Evan Grant reports that if the Rangers sale isn’t done by June, the team will have to take more money from Major League Baseball to make ends meet.
Last year baseball extended the team a $25 million line of credit. They used $16 million of it in 2009 to meet payroll obligations. Grant reports that both payroll and revenue are basically flat compared to last year, which suggests that baseball will have to go beyond that original $25 million. As Grant notes, since baseball is a creditor which expects its money back, the more money it gives to the team the less there is available for the troublesome, sale-blocking creditors, which makes closing the deal even harder. See, cycle, vicious.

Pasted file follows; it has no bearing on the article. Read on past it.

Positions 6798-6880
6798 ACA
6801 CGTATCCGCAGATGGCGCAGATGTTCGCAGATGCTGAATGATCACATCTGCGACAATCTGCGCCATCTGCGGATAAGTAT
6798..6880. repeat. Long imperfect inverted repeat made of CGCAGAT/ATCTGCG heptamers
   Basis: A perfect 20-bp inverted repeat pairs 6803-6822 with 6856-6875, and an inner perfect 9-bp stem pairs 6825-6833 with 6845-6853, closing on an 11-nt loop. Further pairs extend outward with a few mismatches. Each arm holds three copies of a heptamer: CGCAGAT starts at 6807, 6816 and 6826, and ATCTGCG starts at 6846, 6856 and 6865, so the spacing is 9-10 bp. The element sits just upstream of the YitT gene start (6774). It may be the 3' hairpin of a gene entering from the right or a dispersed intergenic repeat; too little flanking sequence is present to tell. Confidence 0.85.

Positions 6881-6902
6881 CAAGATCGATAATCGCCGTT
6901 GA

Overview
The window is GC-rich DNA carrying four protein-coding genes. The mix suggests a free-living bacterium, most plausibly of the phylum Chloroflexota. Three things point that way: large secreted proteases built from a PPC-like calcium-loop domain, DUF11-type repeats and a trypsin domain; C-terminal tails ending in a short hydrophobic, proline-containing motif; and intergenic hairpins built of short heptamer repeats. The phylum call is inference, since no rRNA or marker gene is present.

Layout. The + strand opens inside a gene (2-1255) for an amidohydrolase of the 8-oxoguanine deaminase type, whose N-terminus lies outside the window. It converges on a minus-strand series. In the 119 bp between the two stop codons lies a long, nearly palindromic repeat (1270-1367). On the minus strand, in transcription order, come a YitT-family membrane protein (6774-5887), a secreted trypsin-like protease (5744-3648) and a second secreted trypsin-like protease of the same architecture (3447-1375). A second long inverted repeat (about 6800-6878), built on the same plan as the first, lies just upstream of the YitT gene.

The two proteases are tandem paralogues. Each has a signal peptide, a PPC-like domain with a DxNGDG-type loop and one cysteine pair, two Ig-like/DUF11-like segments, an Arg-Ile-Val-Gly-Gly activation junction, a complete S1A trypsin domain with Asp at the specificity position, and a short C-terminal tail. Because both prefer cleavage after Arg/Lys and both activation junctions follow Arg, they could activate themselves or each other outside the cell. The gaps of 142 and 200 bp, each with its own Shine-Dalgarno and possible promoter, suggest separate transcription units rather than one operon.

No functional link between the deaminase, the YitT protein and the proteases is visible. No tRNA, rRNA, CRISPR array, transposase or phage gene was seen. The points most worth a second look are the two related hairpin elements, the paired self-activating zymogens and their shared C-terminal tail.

What’s worse is that if we get to June and the team is still on the dole, they will be unable to pay real bonuses to their draft picks and, instead, will be required to pay MLB-imposed slot prices, which could seriously hinder the Rangers’ ability to, you know, get good players.
There have been a lot of self-imposed deadlines in this transaction, none of which have done much to spur real action by the parties. The end of May, however, brings with it serious consequences if the deal is not yet done. It would seem, then, that everyone had best get busy.